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Completing the cycle of Mozart’s violin concertos, begun on BISSACD1754, Richard Tognetti and his Australian Chamber Orchestra offer us the first, second and fourth concerto, along with two shorter works for violin and orchestra: the Adagio in E major and the Rondo in C major.
All Mozart’s works in this genre were written during a few years quite early in his career and demonstrate very clearly Mozart’s tremendous development - the fourth concerto in particular displays the confidence of the composer both in handling his material and in teasing the audience with the narrative he creates.
Tognetti writes of his and the orchestra’s decision to use gut strings, period wind instruments and a lower than usual pitch, in aim to create ‘a sound which we know Mozart would have recognised… while simply looking at the notes Mozart wrote down, and start from there, creating a hybrid hopefully carrying an embodiment of truth’.
Wolfgang Amadeus Mozart: Violin Concerto No. 1 in B flat major, K. 207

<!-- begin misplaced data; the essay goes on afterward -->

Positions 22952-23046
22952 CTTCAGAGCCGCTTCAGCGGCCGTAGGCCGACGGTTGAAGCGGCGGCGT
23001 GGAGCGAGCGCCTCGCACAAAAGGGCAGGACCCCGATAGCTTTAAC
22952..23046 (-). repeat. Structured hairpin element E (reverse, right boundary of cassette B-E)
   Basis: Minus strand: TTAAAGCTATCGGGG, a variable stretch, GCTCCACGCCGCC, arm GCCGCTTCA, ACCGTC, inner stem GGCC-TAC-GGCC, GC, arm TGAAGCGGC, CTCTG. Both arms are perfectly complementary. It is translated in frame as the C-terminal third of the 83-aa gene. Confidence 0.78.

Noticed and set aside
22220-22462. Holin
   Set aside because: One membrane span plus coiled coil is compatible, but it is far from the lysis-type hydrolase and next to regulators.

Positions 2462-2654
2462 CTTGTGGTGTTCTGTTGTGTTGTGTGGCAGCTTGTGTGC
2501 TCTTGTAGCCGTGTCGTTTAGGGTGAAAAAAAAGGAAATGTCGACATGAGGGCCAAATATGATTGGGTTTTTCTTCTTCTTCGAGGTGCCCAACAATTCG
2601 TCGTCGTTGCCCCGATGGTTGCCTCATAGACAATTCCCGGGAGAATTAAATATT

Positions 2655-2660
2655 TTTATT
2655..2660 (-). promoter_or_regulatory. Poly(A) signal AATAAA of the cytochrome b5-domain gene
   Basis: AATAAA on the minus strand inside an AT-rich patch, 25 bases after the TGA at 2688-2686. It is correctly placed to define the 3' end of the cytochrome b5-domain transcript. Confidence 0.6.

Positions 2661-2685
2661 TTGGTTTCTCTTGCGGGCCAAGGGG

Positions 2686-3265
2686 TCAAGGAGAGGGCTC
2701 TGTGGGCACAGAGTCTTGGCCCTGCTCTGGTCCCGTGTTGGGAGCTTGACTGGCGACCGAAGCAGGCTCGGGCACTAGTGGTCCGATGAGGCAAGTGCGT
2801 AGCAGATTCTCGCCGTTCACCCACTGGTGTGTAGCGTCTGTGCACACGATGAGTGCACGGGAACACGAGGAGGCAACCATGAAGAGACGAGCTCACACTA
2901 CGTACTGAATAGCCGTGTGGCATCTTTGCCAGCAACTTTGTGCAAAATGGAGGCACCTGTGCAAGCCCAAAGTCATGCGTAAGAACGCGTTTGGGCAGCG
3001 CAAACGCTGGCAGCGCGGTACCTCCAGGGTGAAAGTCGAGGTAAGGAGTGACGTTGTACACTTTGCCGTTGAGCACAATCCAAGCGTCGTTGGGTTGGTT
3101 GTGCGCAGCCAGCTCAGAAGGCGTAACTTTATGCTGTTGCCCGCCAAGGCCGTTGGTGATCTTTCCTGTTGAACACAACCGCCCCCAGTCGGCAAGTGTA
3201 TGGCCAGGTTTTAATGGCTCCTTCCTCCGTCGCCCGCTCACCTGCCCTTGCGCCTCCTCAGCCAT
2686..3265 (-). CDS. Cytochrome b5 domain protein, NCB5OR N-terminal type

I. Allegro moderato
Wolfgang Amadeus Mozart: Rondo in C, K. 373
Rondo in C, K. 373
Wolfgang Amadeus Mozart: Violin Concerto No. 4 in D major, K. 218
II. Andante cantabile
III. Rondo: Andante grazioso
Wolfgang Amadeus Mozart: Adagio in E major, K. 261
Adagio in E major, K. 261
Wolfgang Amadeus Mozart: Violin Concerto No. 2 in D major, K. 211
I. Allegro moderato
III. Rondo: Allegro
7th July 2011
“The ensemble’s precision and energy make the three on this recording sound more like beefed-up string quartets, with all traces of gentility stripped away. An exhilarating disc.”
“[Tognetti] emphasises in his booklet note that his purely musical responses were governed not by dogma but sheer intuitiveness. The results combine the best of both worlds, benefitting from the lighter touch and airier textures of authenticism, yet expressed with an emotional warmth and spontaniety...it is difficult to imagine a more beguiling set of performances.”
“Tognetti and the admirable Australian Chamber Orchestra aim at a synthesis between 'authentic' and modern performance styles of Mozart...above all, these are interpretations which take their point of departure from the music itself, more than from theories of what it might - or might not - have sounded like in Mozart's day.”
Awards Issue 2011
“Tognetti is named as "lead violin". But the intelligent, recreative exchange he inspires suggests a musician conducting from his instrument. There are no perfunctory notes or turns of phrase. Modulations are acknowledged by mutations in tone colour and dynamics, and bar-lines all but disappear in the wake of tractable tempi.”